The 2010 Weekend Staff:

* Callers: Lisa Greenleaf & Tony Parkes
* Latter Day Lizards: Dave Langford, Bill Tomczak & Peter Barnes
* Old New England: Jane Orzechowski, Deanna Stiles & Bob McQuillen
* White Cockade: Vince O’Donnell, Ralph Jones, Sylvia Miskoe, Cal Howard, RP Hale & Allan Chertok
* Retrospective dance session: Marcie Van Cleave & Sylvia Miskoe will lead a celebration of the truly inspirational and varied life of Marianne Taylor.

More information about the Ralph Page Dance Legacy Weekend at http://www.nhcountrydance.com/music/rpdlw.html
More information about Ralph Page at
http://www.library.unh.edu/special/index.php/ralph-page
NH Council on the Arts Logo
The Weekend is honored to be supported in part by a grant from the New Hampshire State Council on the Arts and the National Endowment for the Arts.

Folknotes: October

itunesIn the last Folknotes we talked about the popularity of folk music in the early 1960’s. We noted the fact that the British invasion of rock and roll marked the beginning of a decline in this popularity, and cited a recent Pew Research Center survey that didn’t even include folk as a category.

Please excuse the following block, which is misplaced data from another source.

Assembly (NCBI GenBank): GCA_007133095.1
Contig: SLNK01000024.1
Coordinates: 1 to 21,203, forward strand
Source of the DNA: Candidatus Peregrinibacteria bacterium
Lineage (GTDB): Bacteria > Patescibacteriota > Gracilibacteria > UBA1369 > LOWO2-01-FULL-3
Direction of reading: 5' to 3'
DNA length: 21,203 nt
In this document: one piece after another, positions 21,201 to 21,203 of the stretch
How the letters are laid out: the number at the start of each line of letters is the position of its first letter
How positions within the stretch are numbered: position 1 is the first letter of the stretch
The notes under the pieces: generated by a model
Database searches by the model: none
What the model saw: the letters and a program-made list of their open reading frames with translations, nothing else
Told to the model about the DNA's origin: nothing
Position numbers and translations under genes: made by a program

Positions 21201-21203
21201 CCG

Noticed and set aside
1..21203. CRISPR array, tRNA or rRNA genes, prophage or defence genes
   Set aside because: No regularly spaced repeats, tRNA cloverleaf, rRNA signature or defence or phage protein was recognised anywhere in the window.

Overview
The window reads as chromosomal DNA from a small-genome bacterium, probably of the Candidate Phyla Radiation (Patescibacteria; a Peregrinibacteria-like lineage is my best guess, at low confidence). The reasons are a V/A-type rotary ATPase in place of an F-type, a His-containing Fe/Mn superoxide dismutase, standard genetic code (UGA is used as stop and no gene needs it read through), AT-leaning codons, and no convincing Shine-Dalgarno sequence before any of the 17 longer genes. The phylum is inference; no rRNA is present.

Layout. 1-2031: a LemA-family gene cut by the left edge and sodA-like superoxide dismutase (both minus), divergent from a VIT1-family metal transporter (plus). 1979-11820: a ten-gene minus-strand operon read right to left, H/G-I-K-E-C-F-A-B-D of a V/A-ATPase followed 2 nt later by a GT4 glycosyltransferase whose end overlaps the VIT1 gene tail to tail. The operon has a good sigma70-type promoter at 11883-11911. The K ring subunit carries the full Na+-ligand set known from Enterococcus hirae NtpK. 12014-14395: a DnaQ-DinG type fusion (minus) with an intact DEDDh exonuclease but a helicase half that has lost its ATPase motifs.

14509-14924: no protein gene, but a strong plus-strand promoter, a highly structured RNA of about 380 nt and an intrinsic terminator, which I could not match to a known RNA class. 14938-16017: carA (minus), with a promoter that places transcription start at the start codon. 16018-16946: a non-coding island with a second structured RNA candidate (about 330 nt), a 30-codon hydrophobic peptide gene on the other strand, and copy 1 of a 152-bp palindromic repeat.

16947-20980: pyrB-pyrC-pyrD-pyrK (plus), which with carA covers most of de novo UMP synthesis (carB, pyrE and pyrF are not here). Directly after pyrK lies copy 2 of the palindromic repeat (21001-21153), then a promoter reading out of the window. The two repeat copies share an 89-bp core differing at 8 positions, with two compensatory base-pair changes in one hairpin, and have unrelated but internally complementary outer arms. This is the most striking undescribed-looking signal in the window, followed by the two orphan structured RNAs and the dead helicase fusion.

Shortly after we wrote this article Mary Traverse died, and even mainstream media published stories about how Peter, Paul and Mary had been instrumental (as well as vocal) in making folk music more popular, and most articles also referenced the subsequent decline.

Also, at just about this time, I downloaded the most recent version of iTunes, and was surprised to see that on iTunes radio, “Folk” was no longer offered as a category. I was eventually able to find my favorite station, WUMB, listed under college radio, but I got the message: Apple (a very innovative trend-setter) no longer considered folk music to be significant enough to have a place of its own. Read more

☼ ☼ ☼ Nelson Solstice Party | Nelson Town Hall